Seam’s Korea Move

In November rarely seen Chicago rock mainstays Seam traveled to Seoul to play at a small indie-rock and punk festival called Soran–the name translates as “big sound.” The gig fulfilled a longtime goal for the band’s Korean-American founder and front man Sooyoung Park: fans who’ve followed the band’s trajectory over the years have watched him take an increasingly active interest in his heritage, working with journalist Ben Kim and bassist William Shin on the 1995 Asian-American rock compilation Ear of the Dragon and in presenting annual showcases of music, art, and film by Asian-Americans. But it was also something of a historic event. Though American chart-toppers have visited Seoul–Rage Against the Machine was in town shortly before them, Park says–Seam was apparently the first American indie band ever to play South Korea.

“We’ve all pretty much wanted to play over there, but we hadn’t been very aggressive about it and it wasn’t until we had some kind of personal connection that it would even seem possible,” says Park. An American friend who works for MTV Korea laid the groundwork, spreading the buzz and making it known that the band would come if asked. A personnel change also made the planning easier: Guitarist Reg Shrader left in August because “he doesn’t have a very flexible work schedule and he didn’t want to spend all of his spare time traveling,” says Park. His replacement was John Lee, a recent transplant from San Diego, where he fronted the angular indie band aMiniature. Drummer Chris Manfrin is now the only non-Korean-American member of Seam.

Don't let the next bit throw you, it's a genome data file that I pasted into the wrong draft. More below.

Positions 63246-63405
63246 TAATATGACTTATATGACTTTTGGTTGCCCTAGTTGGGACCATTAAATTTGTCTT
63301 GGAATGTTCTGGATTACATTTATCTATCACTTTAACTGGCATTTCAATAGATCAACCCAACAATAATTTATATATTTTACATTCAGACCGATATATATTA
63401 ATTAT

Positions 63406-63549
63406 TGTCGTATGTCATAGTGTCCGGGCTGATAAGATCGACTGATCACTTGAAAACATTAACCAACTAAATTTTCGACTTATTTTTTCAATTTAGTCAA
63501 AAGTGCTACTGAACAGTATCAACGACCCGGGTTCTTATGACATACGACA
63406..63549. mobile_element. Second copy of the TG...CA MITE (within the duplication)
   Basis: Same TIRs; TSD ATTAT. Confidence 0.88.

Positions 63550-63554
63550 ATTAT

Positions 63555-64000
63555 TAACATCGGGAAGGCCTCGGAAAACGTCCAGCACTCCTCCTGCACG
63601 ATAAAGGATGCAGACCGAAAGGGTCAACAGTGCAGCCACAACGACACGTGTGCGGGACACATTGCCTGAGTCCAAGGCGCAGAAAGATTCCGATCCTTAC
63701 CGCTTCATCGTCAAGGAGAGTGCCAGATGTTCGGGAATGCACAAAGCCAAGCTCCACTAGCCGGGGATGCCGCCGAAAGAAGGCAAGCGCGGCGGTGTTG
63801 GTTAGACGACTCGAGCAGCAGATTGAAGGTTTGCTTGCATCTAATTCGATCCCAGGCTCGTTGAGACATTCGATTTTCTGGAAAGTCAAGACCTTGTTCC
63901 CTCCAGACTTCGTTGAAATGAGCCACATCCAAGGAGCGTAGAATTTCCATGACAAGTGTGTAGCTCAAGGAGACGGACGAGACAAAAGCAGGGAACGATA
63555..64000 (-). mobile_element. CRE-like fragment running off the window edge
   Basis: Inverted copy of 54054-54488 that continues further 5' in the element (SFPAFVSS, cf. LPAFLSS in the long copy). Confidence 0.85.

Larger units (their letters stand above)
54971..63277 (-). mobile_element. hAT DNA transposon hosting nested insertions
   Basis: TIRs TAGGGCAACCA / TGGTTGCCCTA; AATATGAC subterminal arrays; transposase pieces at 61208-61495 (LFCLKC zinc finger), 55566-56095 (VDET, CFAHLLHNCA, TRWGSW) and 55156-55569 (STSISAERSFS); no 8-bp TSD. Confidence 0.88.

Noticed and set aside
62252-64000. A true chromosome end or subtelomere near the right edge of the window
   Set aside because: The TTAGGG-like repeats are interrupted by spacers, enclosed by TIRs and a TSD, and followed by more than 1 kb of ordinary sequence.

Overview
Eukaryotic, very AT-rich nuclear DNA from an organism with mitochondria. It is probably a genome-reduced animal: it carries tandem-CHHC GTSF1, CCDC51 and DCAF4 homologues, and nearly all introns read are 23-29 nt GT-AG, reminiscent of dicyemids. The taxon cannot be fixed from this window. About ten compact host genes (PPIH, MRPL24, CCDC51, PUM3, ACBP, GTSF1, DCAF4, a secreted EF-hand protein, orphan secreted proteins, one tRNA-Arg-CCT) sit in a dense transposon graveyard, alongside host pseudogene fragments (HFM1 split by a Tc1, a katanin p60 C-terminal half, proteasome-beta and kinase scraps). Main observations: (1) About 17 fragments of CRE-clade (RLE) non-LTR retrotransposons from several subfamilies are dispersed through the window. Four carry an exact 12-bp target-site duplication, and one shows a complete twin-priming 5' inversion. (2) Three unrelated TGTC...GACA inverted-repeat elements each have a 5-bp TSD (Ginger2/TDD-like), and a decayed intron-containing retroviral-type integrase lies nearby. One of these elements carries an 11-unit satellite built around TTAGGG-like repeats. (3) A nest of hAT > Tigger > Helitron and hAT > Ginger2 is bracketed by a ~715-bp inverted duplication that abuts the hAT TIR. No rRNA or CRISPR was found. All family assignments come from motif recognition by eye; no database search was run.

The music industry in South Korea is small compared to that of the U.S. or Japan, and the government still views it with some suspicion. “South Korea is definitely struggling with the transition to democracy from being pretty much a military dictatorship,” Park observes. Seam had to wade through “tons of paperwork” to get permission to play, and after their set at Soran, they met a fan who said he’d spent a month in jail for coming home from a trip with an album by Cannibal Corpse. The guy had formerly held a job with the South Korean government, translating foreign lyrics so that they could be inspected prior to licensing; he told the band he had often edited the lyrics to American releases, including Nirvana’s In Utero, so they could pass.